What to be or not to be, the question facing theatre performers.

Do we want our next generation of brilliant actors to be working at the supermarket checkout asking us for 2p when what they really should be doing is giving a bravura performance of Hamlet’s soliloquy? Scenesaver’s Caroline Friedman ponders the dilemmas facing performers. 

The welcome news that theatres are reopening is presenting a huge dilemma for many talented creatives.

When the pandemic plunged the theatre world into darkness last year performers experienced a gamut of emotions.

After the initial shock and disbelief that theatre-the institution that had survived for thousands of years- was not happening, for many there were far more serious consequences.

Their raison d’être had been cruelly snatched away.

And when Covid did not “blow over” and we didn’t “get back to normal in a matter of weeks” they found themselves penniless, directionless and depressed.

Ever resourceful they reinvented themselves. They created online performances and found work wherever they could. Many volunteered, taking on tasks such as helping the NHS, running food banks, or delivering prescriptions to the housebound.

But as the weeks turned into months this became financially unsustainable.

They channelled their creativity into finding paid work

And now they face a crossroads.

They have spent the last year establishing themselves in a  new profession and they cannot just slope off for an audition or take leave for a few weeks to perform.

They have, at last, managed to pay off their debts, -the money invested in the shows that never happened, the housing arrears, the loans- and are finally achieving some semblance of financial stability.

And here’s the rub. Do they throw all this in to follow their love of theatre?

It is neither realistic nor sustainable to expect to hold down a full time job while at the same time to act your socks off every night. That performance the audience sees may only be 90 minutes long but it is the culmination of many exhausting hours of dramaturgy, rehearsal, creativity and physical and mental input.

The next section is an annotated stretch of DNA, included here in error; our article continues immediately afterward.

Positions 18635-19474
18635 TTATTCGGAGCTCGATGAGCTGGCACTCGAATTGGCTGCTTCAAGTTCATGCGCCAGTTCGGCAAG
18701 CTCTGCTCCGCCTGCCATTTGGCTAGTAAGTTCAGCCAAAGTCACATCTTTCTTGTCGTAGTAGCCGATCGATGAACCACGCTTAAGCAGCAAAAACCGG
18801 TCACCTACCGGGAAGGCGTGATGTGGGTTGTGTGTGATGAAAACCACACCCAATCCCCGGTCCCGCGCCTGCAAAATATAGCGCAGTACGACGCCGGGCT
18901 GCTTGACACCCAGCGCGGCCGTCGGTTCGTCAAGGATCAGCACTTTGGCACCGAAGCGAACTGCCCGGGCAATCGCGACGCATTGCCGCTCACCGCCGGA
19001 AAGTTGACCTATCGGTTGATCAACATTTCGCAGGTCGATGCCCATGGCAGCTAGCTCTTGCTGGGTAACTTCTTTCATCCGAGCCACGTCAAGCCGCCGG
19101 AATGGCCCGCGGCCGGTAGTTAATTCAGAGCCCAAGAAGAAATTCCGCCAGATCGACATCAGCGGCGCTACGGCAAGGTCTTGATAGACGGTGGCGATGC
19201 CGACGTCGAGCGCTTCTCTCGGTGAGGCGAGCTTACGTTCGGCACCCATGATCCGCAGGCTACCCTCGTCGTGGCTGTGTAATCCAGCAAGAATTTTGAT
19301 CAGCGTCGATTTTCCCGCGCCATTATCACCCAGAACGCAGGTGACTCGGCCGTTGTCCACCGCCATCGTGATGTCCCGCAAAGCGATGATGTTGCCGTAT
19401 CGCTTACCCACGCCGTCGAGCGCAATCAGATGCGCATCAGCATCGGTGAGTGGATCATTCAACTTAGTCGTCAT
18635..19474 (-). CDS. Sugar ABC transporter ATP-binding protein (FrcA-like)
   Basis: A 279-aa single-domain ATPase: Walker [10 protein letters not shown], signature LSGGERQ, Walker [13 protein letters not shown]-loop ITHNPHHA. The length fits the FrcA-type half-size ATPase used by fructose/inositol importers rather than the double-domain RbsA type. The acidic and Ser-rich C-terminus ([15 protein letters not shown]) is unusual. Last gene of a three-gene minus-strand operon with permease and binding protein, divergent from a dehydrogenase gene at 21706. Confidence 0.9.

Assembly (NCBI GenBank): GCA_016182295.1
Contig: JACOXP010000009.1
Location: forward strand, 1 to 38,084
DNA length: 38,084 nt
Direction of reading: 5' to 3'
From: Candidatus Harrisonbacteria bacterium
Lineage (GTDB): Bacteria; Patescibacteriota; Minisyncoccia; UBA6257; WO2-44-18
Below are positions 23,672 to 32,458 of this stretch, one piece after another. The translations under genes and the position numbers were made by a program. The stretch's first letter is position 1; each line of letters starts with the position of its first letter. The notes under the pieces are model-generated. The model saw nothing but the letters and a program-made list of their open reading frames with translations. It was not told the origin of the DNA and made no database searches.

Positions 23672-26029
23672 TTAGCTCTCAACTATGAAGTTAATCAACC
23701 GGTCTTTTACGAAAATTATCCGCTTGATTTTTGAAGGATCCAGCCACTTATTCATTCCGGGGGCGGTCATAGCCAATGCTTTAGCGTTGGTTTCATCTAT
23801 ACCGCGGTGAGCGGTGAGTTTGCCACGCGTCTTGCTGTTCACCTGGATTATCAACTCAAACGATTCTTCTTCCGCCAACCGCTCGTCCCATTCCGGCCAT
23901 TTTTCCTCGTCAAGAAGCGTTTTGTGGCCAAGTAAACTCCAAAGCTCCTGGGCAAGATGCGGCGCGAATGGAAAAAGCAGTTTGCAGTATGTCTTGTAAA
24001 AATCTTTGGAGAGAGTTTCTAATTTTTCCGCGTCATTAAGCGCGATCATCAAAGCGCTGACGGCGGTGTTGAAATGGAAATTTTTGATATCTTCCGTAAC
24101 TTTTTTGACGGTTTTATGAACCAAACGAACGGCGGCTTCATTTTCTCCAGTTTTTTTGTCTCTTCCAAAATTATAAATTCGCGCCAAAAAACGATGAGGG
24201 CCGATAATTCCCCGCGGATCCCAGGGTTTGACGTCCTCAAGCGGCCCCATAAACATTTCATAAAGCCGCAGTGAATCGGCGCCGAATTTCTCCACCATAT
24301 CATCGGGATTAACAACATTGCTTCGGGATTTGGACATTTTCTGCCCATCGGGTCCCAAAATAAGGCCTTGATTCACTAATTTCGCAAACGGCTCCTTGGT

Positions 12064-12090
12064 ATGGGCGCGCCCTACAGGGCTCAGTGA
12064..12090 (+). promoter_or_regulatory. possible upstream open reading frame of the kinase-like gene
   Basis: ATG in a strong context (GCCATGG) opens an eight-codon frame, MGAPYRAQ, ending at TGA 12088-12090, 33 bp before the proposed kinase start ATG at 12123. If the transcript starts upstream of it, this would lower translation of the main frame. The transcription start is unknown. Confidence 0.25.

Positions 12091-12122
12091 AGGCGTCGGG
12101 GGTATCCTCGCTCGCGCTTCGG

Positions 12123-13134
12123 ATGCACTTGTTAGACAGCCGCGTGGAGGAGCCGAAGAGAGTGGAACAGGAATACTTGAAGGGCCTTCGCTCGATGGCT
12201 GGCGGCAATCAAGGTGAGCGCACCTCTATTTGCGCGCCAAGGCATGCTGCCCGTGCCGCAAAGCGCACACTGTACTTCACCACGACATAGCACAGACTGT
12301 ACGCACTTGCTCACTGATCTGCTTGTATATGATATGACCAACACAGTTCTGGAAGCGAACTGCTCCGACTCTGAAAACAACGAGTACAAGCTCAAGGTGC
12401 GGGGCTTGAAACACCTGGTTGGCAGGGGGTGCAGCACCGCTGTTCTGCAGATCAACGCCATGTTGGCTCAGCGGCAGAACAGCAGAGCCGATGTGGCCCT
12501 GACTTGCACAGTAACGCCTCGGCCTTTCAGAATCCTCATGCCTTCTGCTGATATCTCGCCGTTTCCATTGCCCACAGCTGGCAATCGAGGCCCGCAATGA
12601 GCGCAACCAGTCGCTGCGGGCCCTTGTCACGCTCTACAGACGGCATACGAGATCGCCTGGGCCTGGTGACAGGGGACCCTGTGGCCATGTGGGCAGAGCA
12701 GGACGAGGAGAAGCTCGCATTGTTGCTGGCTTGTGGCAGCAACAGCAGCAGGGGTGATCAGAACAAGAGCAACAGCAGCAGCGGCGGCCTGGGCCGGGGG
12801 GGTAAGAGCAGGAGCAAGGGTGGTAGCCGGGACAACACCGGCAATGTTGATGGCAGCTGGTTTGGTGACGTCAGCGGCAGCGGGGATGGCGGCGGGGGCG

Do they follow their heart and their passion and return to their first love or, having finally established themselves, do they remain in their new career?

In the past actors and theatre creatives knew it wasn’t going to be easy to work in the profession, but they could attempt to follow their dream secure in the knowledge there was always hopefully a safety net. In between jobs they could find part-time employment. But everything has changed and even the more fortunate ones are finding that the most established of financial institutions, the Bank of Mum and Dad, is feeling the pinch under pressure from multiple loan requests.

And then there is the uncertainty. No-one foresaw the pandemic. Creatives hear on the news about new Covid mutations and their confidence is undermined. Add into the mix the demand for theatre space, the paucity of roles as companies turn to the more lucrative option of plays with small casts, and you can understand their dilemma.

And their predicament is not theirs alone because it raises an important issue for all of us. How can new talent be encouraged and nurtured? We need to support the stars of the future and allow them to shine. If not, it is we, the audience, who will be the losers. We will be denied the chance to walk into a performance space and have our breath taken away, to enjoy that wonderful privilege of being there to experience something very special- the debut of a new talent. We will miss out on so much, not just fine acting but also all the elements of design and creativity that go into producing a flawless production-the innovation, the flair, the imagination.

Do we want our next generation of brilliant actors to be working at the supermarket checkout asking us for 2p when what they really should be doing is giving a bravura performance of Hamlet’s soliloquy?

That is the question.

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